The letter writers are noisy in Sydney’s Northern burbs right now, protesting that an interior designer should be able to alter her own home’s interior. Willoughby council doesn’t agree, as the 1947 Hillman House is a relatively intact Henry Epstein with built in furniture by Paul Kafka. It is listed as a local heritage “item”.
“I can’t be expected to live like people did 50 years ago, stuck in a tiny little kitchen like a housewife from the 60s.” Jennie Clarke, the interior designer, says she asked council before she bought it if she could alter the veneered innards, and was informed that she could. Someone else has already had a go, according to a DocoMomo report on the house, which tells us that all of Kafka’s built-in furniture was removed in recent years, “under cover of darkness”. This is incorrect, only the loose furniture was removed. ICOMOS describes just how much built-in furniture there is…
“Epstein designed an extensive range of built-in furniture for the house which Kafka carried out with extreme skill. Kafka’s June 1950 invoice to the Hillmans records furniture for virtually every room of the house, including beds, wardrobes, bookshelves, a cocktail cabinet, table and chairs. His work blurred the distinction between furniture and architecture in that he also made the staircase, wallpanelling, windowsills, and a mantelpiece.”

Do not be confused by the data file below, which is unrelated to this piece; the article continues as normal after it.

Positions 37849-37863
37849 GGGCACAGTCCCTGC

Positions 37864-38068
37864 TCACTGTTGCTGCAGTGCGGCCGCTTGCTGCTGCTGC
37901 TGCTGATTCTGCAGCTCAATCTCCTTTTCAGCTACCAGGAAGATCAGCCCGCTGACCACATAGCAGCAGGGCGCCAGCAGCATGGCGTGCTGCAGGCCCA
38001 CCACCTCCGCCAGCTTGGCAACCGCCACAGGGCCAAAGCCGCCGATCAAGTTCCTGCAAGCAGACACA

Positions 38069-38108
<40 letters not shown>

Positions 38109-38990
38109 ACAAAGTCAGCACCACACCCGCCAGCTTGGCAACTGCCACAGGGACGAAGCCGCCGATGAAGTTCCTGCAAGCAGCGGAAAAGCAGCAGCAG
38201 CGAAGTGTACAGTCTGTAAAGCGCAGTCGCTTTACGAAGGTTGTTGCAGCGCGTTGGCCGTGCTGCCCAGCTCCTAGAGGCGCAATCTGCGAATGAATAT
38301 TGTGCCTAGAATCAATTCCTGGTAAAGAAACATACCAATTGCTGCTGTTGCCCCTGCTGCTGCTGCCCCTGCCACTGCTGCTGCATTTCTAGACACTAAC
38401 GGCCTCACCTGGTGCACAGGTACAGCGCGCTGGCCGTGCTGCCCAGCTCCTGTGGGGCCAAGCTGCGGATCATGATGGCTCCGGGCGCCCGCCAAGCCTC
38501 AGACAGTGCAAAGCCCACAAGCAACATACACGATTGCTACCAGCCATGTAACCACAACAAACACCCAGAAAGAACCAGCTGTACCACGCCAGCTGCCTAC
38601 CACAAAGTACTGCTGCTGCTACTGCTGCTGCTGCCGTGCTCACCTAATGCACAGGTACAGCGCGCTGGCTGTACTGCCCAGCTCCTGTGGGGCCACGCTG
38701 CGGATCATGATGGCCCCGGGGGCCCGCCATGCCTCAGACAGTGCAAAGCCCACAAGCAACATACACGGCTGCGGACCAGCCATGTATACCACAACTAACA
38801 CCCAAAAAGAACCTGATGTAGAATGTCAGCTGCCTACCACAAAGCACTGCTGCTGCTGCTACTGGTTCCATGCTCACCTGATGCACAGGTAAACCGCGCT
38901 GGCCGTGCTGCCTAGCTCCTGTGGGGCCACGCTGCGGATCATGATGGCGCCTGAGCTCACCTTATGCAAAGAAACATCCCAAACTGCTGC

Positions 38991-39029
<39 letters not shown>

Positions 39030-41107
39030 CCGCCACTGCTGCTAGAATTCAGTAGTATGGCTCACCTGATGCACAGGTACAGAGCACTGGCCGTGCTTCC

In its July determination, council wrote, “The removal of further Kafka furniture will adversely affect the significance of the heritage item to the extent that the custom designed interiors are no longer apparent. The fundamental change in the planning of discreet yet related rooms into a free flowing plan, while Modernist, is not characteristic of this Epstein house. As such, the removal of built-in Kafka furniture and its surrounding walls cannot be supported.”
40 Findlay Avenue
DocoMomo profile of Hillman House (PDF) (dead link)
ICOMOS on Sydney Migrant Architects
Willoughby Council determination July 2009
Paul Kafka at the Powerhouse
Posted by Peter on 19.12.09 in buildings and heritage
tags: 20th century, modernism
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